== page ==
Your “Grease” was a mystical relative ranking of your “aptitude for the Service” as judged by your prescient seniors. Not so much a grade as a judgement ladder to potential success.

And for all this we received our “monthly insult” of five dollars for “geedunk” and “poagie bait” at the Steerage.

Sixty years ago we survived and were to be the only Plebe class under 49 stars and the first class to beat Air Force (in Baltimore) and our brethren WooPoos four straight in Philadelphia.

“Sir, time and tide wait for no man. I am now shoving off”

W. T. Door ‘63

 

USNA Grad Launching Men to the Moon

by Stephen Coester

In 1957 I was a junior in high school when the world changed. On October 4, 1957 the Soviet Union launched the first satellite, Sputnik, into earth orbit. Hard to picture now but it panicked the free world. Were the Russians looking down on us and could they drop bombs from orbit. The American space program was in its infancy and after a failed Vanguard launch attempt, we finally launched Explorer 1 into orbit three months later on January 31, 1958.

But while the Soviets were having success after success we were blowing up rocket after rocket.  In school I would sketch a Russian rocket reaching for the stars while the American one blew up on the launch pad.

On April 12, 1961 when I was a youngster at the Academy, the Russians leaped even farther ahead, launching Yuri Gagarin into orbit, the first human to ride a rocket into space.

1. A month later we launched our first astronaut, Alan Shepard who rode Mercury Freedom 7 aboard a Redstone rocket sixty miles into space, not attaining orbit but getting us our first space hero. 

2. It took almost a year before we finally launched John Glenn on Friendship 7 into earth orbit on February 2, 1962.  By this time we were second classmen. Finally we were playing catch up with the Soviets. A few months later in September of 1962 our president, John F. Kennedy surprised the World in a speech at Rice University saying, "We choose to go to the moon. We choose to go to the moon in this decade and do the other things, not because they are easy, but because they are hard, because that goal will serve to organize and measure the best of our energies and skills, because that challenge is one that we are willing to accept, one we are unwilling to postpone, and one which we intend to win, and the others, too."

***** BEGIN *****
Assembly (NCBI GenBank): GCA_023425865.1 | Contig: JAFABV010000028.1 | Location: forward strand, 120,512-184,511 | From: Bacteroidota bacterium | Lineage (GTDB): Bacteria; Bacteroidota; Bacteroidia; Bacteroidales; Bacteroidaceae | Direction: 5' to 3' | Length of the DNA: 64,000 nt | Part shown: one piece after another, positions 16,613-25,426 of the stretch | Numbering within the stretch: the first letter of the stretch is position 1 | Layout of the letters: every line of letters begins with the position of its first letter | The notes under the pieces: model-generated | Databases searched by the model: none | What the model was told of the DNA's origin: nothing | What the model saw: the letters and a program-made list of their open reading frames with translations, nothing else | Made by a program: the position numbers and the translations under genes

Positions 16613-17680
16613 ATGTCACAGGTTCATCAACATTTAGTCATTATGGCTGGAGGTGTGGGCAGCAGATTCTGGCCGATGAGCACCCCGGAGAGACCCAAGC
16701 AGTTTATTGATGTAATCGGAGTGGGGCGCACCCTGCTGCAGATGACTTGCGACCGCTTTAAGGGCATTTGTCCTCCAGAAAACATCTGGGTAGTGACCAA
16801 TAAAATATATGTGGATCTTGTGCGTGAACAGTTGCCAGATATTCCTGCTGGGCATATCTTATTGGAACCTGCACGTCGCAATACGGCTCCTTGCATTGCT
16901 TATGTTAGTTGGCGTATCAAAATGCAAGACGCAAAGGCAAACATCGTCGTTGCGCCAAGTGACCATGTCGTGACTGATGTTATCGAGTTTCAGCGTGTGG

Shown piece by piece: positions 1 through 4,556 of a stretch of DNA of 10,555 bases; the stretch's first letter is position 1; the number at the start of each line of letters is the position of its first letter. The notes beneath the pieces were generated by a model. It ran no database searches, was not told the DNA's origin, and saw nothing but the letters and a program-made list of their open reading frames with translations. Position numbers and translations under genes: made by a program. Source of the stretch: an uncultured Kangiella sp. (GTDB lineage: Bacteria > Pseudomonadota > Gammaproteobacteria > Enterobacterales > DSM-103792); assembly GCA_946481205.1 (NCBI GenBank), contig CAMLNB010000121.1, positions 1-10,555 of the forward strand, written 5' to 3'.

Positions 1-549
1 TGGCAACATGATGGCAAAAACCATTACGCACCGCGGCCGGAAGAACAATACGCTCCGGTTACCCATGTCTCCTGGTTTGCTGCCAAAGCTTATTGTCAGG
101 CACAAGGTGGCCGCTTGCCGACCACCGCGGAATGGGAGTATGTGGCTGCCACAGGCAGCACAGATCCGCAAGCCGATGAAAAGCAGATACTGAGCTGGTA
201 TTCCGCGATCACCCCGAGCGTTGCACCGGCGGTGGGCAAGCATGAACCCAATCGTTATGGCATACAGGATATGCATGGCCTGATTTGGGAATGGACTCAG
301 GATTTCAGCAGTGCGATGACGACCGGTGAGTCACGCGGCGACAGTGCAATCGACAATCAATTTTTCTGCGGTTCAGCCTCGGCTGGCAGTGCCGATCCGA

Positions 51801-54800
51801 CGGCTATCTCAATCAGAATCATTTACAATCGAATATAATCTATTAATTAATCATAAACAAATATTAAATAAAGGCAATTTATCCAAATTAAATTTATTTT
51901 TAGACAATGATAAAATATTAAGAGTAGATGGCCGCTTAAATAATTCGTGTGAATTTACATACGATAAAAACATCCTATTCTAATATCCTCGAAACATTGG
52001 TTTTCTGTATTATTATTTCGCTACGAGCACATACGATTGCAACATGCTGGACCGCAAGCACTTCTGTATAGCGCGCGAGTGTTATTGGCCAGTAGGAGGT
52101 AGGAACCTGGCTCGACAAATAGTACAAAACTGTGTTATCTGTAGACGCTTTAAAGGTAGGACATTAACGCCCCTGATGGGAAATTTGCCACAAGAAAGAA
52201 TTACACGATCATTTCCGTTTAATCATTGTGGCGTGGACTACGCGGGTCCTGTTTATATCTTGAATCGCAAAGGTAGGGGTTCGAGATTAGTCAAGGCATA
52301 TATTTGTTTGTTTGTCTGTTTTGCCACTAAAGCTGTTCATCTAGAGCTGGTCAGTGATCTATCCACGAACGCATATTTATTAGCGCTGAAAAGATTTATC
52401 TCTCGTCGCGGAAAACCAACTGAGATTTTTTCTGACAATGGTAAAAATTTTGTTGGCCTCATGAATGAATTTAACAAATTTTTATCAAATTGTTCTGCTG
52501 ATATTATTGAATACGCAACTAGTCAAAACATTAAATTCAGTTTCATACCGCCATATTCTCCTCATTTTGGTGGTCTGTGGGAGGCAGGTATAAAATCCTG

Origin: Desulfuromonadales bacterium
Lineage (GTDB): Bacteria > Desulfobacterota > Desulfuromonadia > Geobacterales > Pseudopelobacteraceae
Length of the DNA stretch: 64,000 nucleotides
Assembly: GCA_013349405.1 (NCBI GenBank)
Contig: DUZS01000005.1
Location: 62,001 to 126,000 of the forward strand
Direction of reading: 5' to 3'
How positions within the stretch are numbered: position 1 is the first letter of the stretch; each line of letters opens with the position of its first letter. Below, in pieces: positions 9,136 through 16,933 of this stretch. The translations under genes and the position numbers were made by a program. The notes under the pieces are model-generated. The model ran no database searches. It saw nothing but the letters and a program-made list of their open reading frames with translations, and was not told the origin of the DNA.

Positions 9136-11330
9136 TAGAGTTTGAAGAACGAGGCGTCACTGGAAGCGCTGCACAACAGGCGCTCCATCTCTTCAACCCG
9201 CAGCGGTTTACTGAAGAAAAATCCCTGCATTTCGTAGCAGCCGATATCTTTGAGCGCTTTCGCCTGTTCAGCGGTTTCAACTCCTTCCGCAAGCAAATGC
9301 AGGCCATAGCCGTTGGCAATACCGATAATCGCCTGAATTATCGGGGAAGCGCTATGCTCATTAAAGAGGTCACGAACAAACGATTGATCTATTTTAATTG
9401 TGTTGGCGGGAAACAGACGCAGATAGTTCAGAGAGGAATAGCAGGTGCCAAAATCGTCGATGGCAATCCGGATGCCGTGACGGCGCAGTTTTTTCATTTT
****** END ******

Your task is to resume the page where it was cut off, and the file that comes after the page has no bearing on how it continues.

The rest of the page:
For us at the Naval Academy all this was of interest but not of great importance while we were planning to serve our country in the Navy, Marine Corps, Air Force or Army.  But shortly after the Class of 1963 graduated my life changed.  I had a life threatening heart problem.  In August 1964 the Navy medically discharged me along with my new wife and a four month old son. Having planned on a full Navy career I was at a loss for what else USNA had prepared me for.  I applied for a job at the Kennedy Space Center and Boeing was happy with my transcript that stated something like, "The purpose of the Naval Academy is to develop Naval officers, but the degree is generally accepted as an engineering degree."

So with dog and cat, in late 1964 we headed from California to Florida where I started a thirty-three year career launching rockets.  The Apollo program was just gearing up, facilities and launch pads were still being built when we arrived.  I was one of the first few hundred Boeing employees and help write their proposal for processing and launching the Saturn V rocket that would take our astronauts to the moon.

In 1966 I ask for a transfer into a group that handled the launch hardware and became a member of the group that fueled the Saturn V with liquid hydrogen and RP-1 (kerosene).  We were still finishing up the installation and testing of those systems. Late in 1966 we had a full scale non-flight Saturn V (SA-500F) on which we practiced our propellant loading procedures. 

Finally on November 9, 1967 we were ready for the first unmanned test flight of the giant 363 foot tall Saturn V with a boilerplate Apollo spacecraft on top. Imagine the awe and nervousness of making the first flight of by far the largest rocket ever made with millions of parts that all had to work perfectly. This would be the first launch off of the new launch pad, LC-39A and the first restart of a rocket stage in space. Apollo 4/AS-501 lifted off the pad with a roar like nothing ever heard before and attained all mission objectives.

The next unmanned test flight was Apollo 6/AS502 on April 4, 1968. After a smooth launch the Saturn V suddenly experienced severe vibrations that threatened to tear the vehicle apart. And then two engines of the five on the second stage S-II mysteriously shut down.  The rocket limped into orbit and attained its goals. Engineers successfully solved both problems and made modifications to the engines to prevent reoccurrence.